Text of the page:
I want to write the kinetic energy operator as a matrix within a finite element approach for electrons moving in a crystal with some effective mass that is a function of position.(adsbygoogle = window.adsbygoogle || []).push({});

Now usually we have:

K = -ħ^{2}/2m d^{2}/dx^{2}

such that the second order derivative of a wavefunction maybe written as:

d^{2}/dx^{2}= 2/(x_{i+1}-x_{i-1})* (ψ_{i+1}-ψ_{i})/(x_{i+1}-x_{i}) - (ψ_{i}-ψ_{i-1})/(x_{i}-x_{i-1}))

But for electrons moving in a crystal where the effective mass depends on the spatial coordinate, then the kinetic energy operator is:

K = -ħ^{2}/2 d/dx(1/m*(x) d/dx)

How can I write this in a finite element approach? Do I just put 1/m_{i}in front of ψ_{i}etc.? I tried that but it gives some funny results that do not seem physical. In the problem I am solving the effective mass makes a large jump from one grid point to the next, so maybe this could cause some problems?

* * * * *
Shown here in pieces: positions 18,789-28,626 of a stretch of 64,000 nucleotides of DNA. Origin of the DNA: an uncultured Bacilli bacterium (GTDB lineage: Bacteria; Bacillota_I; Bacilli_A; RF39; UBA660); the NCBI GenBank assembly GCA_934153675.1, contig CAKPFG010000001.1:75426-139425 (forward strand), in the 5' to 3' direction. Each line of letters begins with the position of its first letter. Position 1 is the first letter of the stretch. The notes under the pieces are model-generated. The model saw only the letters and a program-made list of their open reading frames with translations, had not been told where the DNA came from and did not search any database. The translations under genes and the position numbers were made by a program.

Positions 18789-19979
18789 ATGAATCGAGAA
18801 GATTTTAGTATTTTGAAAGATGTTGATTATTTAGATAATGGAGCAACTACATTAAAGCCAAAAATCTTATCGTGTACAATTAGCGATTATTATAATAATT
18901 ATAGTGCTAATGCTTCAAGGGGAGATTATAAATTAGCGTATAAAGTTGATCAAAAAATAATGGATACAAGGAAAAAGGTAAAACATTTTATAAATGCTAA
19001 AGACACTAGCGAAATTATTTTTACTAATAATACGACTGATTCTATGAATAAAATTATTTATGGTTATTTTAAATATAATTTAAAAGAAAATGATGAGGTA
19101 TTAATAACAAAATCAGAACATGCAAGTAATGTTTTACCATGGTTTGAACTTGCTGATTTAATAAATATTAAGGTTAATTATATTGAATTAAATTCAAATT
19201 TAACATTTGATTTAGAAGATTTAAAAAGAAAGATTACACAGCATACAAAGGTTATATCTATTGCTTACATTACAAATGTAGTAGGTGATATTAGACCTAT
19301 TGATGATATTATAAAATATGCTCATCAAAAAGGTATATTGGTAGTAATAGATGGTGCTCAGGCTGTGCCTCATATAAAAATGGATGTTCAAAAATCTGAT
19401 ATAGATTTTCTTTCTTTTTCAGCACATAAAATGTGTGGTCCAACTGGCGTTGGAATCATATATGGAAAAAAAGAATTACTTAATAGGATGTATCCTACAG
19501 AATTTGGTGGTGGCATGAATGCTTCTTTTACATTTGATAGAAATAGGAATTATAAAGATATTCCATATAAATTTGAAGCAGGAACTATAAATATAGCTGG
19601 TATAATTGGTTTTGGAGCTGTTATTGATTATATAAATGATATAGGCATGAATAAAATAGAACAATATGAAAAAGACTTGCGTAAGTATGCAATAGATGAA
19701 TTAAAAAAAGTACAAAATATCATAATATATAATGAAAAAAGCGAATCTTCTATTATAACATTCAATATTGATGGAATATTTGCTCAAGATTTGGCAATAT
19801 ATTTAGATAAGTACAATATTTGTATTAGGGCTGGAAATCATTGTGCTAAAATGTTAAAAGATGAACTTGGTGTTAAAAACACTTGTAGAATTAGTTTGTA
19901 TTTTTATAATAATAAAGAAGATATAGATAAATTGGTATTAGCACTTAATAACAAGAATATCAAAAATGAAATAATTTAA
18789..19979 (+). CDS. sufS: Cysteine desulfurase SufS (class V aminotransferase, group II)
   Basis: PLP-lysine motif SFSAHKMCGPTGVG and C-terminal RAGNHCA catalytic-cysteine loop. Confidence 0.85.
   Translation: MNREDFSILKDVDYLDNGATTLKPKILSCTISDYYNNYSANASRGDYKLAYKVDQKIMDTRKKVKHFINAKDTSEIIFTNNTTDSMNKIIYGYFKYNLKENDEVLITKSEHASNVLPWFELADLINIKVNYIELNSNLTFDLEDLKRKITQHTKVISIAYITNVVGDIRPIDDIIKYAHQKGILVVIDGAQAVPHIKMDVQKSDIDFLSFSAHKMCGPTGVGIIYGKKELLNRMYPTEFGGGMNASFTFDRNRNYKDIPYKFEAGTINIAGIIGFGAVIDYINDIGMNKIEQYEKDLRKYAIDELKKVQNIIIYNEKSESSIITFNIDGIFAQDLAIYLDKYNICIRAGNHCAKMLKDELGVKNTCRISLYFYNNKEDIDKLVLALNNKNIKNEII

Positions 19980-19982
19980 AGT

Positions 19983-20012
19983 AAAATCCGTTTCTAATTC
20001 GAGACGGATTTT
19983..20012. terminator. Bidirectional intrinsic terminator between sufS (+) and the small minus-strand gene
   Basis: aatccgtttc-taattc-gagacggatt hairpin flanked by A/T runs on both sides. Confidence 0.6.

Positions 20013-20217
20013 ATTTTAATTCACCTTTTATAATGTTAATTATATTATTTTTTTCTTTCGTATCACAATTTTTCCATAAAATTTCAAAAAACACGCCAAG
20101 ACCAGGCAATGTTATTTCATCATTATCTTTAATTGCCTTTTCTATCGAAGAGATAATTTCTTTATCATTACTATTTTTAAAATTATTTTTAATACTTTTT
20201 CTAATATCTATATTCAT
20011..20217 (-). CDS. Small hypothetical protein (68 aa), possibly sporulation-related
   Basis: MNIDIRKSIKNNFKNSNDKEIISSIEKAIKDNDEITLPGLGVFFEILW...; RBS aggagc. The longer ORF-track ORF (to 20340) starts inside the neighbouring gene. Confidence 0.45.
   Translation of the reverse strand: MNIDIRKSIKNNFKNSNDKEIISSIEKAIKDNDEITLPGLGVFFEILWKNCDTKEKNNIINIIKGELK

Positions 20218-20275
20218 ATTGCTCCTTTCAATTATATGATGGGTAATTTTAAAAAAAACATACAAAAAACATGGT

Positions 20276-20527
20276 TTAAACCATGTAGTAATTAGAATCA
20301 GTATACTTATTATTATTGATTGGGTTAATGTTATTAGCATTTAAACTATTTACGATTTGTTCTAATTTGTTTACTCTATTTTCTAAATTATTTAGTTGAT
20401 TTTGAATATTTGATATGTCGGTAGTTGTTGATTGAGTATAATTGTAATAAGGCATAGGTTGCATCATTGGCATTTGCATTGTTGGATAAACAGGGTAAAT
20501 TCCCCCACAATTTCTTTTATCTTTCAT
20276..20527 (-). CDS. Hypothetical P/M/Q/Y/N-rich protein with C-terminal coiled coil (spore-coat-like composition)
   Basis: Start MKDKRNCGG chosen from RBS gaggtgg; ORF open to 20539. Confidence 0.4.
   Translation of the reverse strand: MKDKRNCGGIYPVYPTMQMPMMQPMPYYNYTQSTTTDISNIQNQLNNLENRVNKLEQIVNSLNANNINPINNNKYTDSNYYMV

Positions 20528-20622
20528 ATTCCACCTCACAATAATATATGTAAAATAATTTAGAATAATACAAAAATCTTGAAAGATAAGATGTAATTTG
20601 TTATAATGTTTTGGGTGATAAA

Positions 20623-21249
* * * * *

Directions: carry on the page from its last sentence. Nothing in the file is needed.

**Physics Forums | Science Articles, Homework Help, Discussion**

Dismiss Notice

Join Physics Forums Today!

The friendliest, high quality science and math community on the planet! Everyone who loves science is here!

The friendliest, high quality science and math community on the planet! Everyone who loves science is here!

# I Kinetic energy with effective mass

Have something to add?

Draft saved
Draft deleted

**Physics Forums | Science Articles, Homework Help, Discussion**